The expectation of rising living standards, with each generation doing better than the one before, has long been a given. More recently, that expectation has diminished—and with good reason. One of the best measures economists use to determine Americans’ economic advancement is whether wages are rising, broadly and consistently. After adjusting for inflation, wages are only 10 percent higher in 2017 than they were in 1973, with annual real wage growth just below 0.2 percent.1 The U.S. economy has experienced long-term real wage stagnation and a persistent lack of economic progress for many workers.
For more than a decade, The Hamilton Project has offered proposals and analyses aimed at increasing both economic growth and broad participation in its benefits. This document highlights the necessary conditions for broadly shared wage growth, trends closely related to stagnation in wages for many workers, and the recent history of wage growth, with an emphasis on the experience of the Great Recession and recovery. It concludes by discussing how public policies can effectively contribute to the growth in wages that is a core part of improving living standards for all Americans.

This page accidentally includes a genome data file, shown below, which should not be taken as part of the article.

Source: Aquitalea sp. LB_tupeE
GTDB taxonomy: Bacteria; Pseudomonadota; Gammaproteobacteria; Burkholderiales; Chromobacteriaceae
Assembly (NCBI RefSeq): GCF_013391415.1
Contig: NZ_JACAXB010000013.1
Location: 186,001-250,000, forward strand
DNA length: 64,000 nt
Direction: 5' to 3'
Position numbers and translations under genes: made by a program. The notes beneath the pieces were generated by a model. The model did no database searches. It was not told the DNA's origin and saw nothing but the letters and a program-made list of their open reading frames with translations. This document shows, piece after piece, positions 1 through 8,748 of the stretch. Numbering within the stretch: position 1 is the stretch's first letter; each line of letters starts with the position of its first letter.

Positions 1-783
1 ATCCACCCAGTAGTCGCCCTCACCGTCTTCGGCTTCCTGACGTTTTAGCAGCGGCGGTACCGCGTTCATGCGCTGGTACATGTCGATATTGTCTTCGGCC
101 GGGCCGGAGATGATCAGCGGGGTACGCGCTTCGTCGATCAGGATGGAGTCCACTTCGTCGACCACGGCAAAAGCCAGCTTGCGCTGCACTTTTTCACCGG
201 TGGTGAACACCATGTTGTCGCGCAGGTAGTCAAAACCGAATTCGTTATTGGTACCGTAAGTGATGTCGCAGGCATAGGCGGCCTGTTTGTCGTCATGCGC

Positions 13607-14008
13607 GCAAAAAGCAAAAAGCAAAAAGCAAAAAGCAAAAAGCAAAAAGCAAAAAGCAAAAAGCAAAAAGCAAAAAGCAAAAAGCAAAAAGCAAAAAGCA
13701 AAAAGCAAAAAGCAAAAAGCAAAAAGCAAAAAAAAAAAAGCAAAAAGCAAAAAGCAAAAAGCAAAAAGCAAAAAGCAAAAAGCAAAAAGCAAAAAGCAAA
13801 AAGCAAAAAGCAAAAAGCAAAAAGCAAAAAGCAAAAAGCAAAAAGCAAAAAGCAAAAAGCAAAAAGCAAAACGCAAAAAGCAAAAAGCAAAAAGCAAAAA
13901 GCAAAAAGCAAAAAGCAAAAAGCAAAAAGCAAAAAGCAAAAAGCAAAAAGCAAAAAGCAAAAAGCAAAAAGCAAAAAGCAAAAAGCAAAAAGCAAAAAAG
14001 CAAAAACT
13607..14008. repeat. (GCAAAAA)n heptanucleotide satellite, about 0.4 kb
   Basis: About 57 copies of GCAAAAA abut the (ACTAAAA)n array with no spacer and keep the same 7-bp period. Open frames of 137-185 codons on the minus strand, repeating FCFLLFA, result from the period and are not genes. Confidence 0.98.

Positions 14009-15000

- Cumulative real wage growth is sensitive to the particular method of inflation adjustment. Some researchers use the Consumer Price Index for All Urban Consumers (CPI-U) deflator, which implies even lower real wage growth, or the Personal Consumption Expenditures (PCE) deflator, which implies higher real wage growth (Bivens and Mishel 2015; Sacerdote 2017).